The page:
A quick way to check: Look at your spark plugs; if coolant squirts out, you definitely have a blown head gasket!
Low compression does not necessarily mean a blown head gasket, but it is a good indicator if there is a sharp drop in compression on one or two cylinders, with no drop in the others. Sometimes a blown head gasket will cause a whistling or wheezing sound, but not always. It will not always cause water to enter the oil - or oil to enter the water - but they are signs to look for. Overheating will almost always occur, due to the exhaust entering the coolant. Check your overflow bottle for exhaust smells. Watch for bubbles or overflow of coolant from the radiator while running the engine. Check for muddy gray-looking oil or bubbles on the dipstick.
Often (but not always), a blown head gasket will also cause deposit of water on a piece of cardboard held an inch from the tailpipe output while the engine is running (when this is happening, it is likely that the catalytic converter has been ruined and the muffler will corrode in short order as well). Sometimes drops of water will be seen dropping from the end of the tailpipe.
Another clue: Turn on the heater; often when the head gasket is blown an odor of antifreeze and synthetic rubber will emanate from the heater vents.
Many of the symptoms of a blown head gasket can be caused by some other problem in the cooling system, without the head gasket being damaged. Conversely, other problems with the cooling system can cause a blown head gasket and/or warped head. For example, a corroding radiator can send chunks of rust through the cooling system which take out the thermostat and water pump. If the thermostat is old, sticking and corroding, it can send those chunks through the system and take out the water pump or cause a blockage in the radiator, etc.
Radiator leaks can be the primary cause, or a result, of failures in other cooling system components.
Don't keep driving with the car overheated, especially if your engine has an aluminum head; you are likely to warp it. If it is warped beyond a certain tolerance, it cannot be planed and will have to be replaced when the head gasket is replaced.
One of the most common tell-tale signs is a milky-gray ring around your oil cap. When coolant enters the engine oil through a crack in the head or through a blown gasket, it evaporates and leaves a milky ring around the oil cap. Another easy way to tell is to check your oil dipstick. Change your oil and pull out the dipstick. Make sure that you take note of how far up the dipstick the oil is. Top off your cooling system and fill your cooling reservoir to the top. Screw radiator cap back on and start engine. Run engine for about 20-30 minutes or until it reaches normal operating temperature. Allow engine to cool (engine must cool completely to get accurate oil reading). Check oil dipstick again. If the oil has a watery appearance and has risen noticeably up the dipstick, then you probably have a blown head gasket or a warped head. Also, look for a sweet-smelling liquid coming out of your tailpipe. Any of the above symptoms could be the result of a blown head gasket.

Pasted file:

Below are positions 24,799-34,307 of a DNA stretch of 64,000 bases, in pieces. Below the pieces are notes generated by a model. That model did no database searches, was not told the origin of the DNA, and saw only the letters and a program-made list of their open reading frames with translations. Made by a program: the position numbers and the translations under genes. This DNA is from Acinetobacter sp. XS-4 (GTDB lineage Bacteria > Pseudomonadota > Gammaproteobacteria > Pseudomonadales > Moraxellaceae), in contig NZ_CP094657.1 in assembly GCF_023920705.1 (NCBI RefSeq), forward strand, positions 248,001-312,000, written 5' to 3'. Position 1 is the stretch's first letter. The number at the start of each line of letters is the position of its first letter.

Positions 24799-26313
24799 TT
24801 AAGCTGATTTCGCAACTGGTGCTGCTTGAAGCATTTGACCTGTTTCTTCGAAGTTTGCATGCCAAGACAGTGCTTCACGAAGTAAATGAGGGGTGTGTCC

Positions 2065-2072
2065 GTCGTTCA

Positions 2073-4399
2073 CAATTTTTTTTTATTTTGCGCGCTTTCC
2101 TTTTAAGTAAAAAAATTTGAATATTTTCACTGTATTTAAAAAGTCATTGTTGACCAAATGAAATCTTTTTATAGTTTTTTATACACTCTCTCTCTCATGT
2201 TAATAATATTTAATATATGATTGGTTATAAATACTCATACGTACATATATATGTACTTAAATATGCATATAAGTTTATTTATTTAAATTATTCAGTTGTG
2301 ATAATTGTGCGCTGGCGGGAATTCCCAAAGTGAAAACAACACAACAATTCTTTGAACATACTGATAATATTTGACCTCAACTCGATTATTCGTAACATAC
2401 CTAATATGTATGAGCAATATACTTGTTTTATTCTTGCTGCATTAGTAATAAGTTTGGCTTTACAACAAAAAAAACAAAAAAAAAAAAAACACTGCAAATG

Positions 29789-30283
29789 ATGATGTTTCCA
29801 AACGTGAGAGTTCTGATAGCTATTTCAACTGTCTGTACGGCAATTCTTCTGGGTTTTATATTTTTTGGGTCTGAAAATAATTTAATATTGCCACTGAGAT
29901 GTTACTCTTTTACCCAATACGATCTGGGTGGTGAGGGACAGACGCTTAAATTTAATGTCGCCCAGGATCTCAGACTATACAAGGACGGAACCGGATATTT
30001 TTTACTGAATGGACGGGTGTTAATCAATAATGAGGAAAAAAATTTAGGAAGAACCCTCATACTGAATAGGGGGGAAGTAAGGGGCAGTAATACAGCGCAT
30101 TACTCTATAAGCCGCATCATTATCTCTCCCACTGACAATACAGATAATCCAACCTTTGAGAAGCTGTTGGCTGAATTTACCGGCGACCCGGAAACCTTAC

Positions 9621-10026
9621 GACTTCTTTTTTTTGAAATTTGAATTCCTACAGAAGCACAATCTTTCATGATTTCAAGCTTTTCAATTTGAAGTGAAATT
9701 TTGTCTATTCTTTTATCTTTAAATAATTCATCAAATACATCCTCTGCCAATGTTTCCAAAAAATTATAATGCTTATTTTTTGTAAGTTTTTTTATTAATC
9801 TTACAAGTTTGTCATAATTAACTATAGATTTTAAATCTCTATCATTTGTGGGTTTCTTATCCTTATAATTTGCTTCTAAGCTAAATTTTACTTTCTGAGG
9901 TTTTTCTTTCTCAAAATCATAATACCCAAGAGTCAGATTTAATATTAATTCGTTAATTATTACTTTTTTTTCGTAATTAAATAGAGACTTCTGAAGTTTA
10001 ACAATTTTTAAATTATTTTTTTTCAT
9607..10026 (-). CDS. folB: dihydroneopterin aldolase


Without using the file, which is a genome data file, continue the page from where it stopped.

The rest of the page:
The easiest way to tell is with a compression meter. This replaces the spark plug and lets you know what compression each cylinder is running at. If your compression is abnormally low, then you have a blown head gasket or a warped head. (Note: check the repair manual for appropriate compression of each cylinder.)
This can be detected in a variety of ways: One way is to note whether that part of the engine block is leaking fluid. This is difficult to determine since there are many other parts of the engine nearby that can also leak fluids, especially when a vehicle is parked in one place for more than a few hours. One of the best indications of a blown, or nearly blown, head gasket in most automobiles is when the cooling system appears to be malfunctioning. The cooling system's efficiency and performance can be directly affected by the quality of the head gasket.
If your radiator is getting low on water often, this is a sign. The water could be discharged through the tailpipe on your automobile. Another sign is if your car motor has a miss in the engine. The water could be going in on top of the cylinders. This will foul the plugs and cause it to miss.
There are a few simple indicators you can check for with the engine cold and not running: 1) contaminated oil - it will have a milky appearance from the water mixing in the oil 2) oil on the top of the coolant inside the radiator (if your vehicle has a remote header tank you may not get this); 3) Have someone crank (remove the coil lead or disable the electronic ignition) the engine on the starter with the radiator cap or coolant jacket bleed hose/bolt removed. If the coolant pulses up and down or blows bubbles, you could be in trouble. If you find any of these symptoms move on to removing the spark plugs (label the plugs and the leads as you remove them, so you can put them back in the same place) and again crank the engine on the starter. Depending on how badly your head or gasket is gone, you may get coolant or oil coming out of the plug holes. Inspection of the plugs will also reveal problems during combustion: if you have rusty flaky deposits on the plugs, you may be burning off water; and if you have a heavy carbon, you are burning oil. If you have any of the first 3 items listed (water in oil, oil in water, or pulsing coolant - but don't get any result from checking the plugs) change the oil and water as appropriate, then warm up the engine without the radiator cap on (or the bleeder hose/bolt) and watch for bubbles as the engine warms up. Put the cap back on the cooling system and take the vehicle for a short drive, or run the engine till the entire system is up to temperature and then check the oil for contamination. Having these symptoms is not always indicative of a blown head gasket; usually if the gasket is gone, there is going to be some warping of the head and or block of the engine.